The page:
Sunday, May 29, 2011

Short Trip to Munich: between the two May shows...

My plan after deciding to participate in the London Photograph Fair was to make a stop in Munich at the shop of Detlef Hilmer on my way to Verona. The shop, known the world over for its abundant and eclectic mix of postcards, postal history, advertising poster stamps and paper currency is a necessary stop on European buying trips.   

Above the arrival area in the main Munich train station, 45 minutes from the airport, totally convenient to Mr.Hilmer's shop which is in the train station complex.

The main viewing area where Mr.Hilmer's helpful employees present material to clients. This "public" space includes postal history, paper currency and postcards. 

Client at the viewing table with Fado one of the shop's resident experts.

Detlef Hilmer, a collegaue and friend for over 20 years, in his back room office. Buying trips to Europe are not complete without a stop in Munich every 12/18 months.

 Storage and work area just off the street entrance. Clients often share this space with employees to review material as it comes out from the back rooms.

 Boxes of postcards, postal history, philatelica and albums of postcards and "luxuspaper" (finely printed paper ephemera) including "notgelt".

One of the back rooms, all the material categorized in boxes.

 The back stock of erotik material.

May Shows: from the Verona Fair

The Veronafil Fair in Verona, Italy a stamp, postal history, postcard, numismatic and paper currency collectibles show just celebrated it's 116th installation. Created by the Scaligera Philately & Numismatics Society of Verona in 1933, the fair takes place twice a year at the Veronafiere center just outside Verona. It was my second year participating as a stand holder in the postcard (cartolina) section. The next show is in October.

Above is the main entrance to both the philatelic and numistmatic halls.

To the left philitelica and cartolina, across the entrance gallery to the numismatic hall.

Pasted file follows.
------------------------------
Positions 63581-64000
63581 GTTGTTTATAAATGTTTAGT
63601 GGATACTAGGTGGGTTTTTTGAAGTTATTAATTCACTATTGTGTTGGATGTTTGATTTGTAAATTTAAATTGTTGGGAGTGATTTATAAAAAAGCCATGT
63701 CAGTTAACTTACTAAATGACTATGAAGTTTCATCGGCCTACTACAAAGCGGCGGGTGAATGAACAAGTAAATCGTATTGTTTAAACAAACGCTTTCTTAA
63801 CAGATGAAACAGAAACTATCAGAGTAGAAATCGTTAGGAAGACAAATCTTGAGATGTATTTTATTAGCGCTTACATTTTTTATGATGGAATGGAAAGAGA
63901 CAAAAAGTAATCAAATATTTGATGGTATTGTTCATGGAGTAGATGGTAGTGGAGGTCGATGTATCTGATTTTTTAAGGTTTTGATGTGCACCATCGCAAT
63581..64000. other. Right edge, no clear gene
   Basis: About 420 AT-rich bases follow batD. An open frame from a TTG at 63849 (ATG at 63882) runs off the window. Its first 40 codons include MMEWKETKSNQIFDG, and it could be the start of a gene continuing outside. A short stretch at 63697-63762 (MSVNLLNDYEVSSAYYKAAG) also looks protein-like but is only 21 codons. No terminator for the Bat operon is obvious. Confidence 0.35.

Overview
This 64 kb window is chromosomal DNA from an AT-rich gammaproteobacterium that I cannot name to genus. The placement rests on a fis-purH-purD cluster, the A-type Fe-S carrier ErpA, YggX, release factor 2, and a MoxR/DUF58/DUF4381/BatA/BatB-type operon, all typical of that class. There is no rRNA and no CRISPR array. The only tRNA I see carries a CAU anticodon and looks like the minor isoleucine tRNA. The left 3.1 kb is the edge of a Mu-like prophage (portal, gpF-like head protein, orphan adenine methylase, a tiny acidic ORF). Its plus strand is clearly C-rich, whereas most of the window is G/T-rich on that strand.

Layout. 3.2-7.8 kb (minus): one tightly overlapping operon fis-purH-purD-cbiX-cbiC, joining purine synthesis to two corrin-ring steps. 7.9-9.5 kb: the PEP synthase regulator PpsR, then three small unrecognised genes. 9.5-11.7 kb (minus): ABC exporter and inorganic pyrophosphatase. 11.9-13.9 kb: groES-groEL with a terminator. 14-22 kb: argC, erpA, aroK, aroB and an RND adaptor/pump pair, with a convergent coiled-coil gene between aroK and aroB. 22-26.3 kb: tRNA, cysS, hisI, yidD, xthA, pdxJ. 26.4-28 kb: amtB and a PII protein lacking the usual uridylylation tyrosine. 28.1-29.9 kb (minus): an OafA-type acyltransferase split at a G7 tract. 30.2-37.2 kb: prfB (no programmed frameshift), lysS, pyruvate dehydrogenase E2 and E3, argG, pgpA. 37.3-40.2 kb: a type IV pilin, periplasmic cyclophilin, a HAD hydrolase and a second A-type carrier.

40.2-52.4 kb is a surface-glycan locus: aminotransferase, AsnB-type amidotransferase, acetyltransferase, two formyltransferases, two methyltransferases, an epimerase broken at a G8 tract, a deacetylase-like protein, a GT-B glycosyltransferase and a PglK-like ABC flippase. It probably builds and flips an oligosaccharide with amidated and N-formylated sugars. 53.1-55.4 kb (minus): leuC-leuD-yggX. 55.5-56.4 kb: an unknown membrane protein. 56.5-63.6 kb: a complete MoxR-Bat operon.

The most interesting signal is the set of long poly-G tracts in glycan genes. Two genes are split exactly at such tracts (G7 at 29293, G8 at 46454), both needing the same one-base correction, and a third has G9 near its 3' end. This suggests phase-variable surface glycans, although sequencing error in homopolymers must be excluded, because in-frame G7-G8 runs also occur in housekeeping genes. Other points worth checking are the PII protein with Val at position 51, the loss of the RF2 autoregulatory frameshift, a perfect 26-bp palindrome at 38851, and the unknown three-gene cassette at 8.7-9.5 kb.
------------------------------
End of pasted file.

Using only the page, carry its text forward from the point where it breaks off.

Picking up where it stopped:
Entrance to the the philatelic/postcard hall. Square footage of both the halls is 11,000 square meters (approx. 118,000 square feet).

Looking from my stand down one of the two aisles of postcard stands. My colleagues from Denmark, Paille Petersen and Kirsten Andersen in the foreground.

 Stand of one of my neighbors. Digging into the boxes at the opening of a fair looks the same in every country.

My corner stand looking down and across the postcard section.

 "Tuscana, OK. City views or small towns?"

 The fair organizers estimates the crowd at well over 10,000 for the run of the fair.

The self-service, Bar & Paninoteca, just outside the fair entrance also served excellent meals in a cafeteria setting. 

Final Note: After traveling to Verona on Monday I had two free days. Prior to succumbing to the uncontrollable urge to sleep, Tuesday morning I took the train to Venice and spent the day walking the route between the train station and the Piazza St.Marco. It was simultaneously wonderful and surreal to be there as well as a total tourist flame-out. What were thousands of people doing in the Piazza St.Marco on my day off! Venice, summed up in one photo for one day in May.....

.... cool bubbles, strawberries and the "Doges Sandwich" of porchetta ham.

Saturday, May 28, 2011

May Shows: from the London Photo Fair

The London Photo Fair was a wonderful one-day event, held at the Bloomsbury Holiday Inn, just a few blocks away from Russell Square. A great space was secured for the show and very nicely laid out for the displays of photographs by English, European and North American dealers. Huge thanks goes to James Kerr and his wife for producing and promoting a very professional event! Looking forward to seeing you at one of the future fairs.

Entrance foyer.

Partial view of my stand (on the left) and my neighbor for the day, from the Netherlands, Jan van der Val of Eastern Window.

Frido Troost from Haarlem, the Netherlands, showing an excellent selection of stereos and cartes de visite.

The show promoter, James Kerr's booth with Charleton Watkin's photographs in the center of his display.

 Two photos above of marvelous photograms.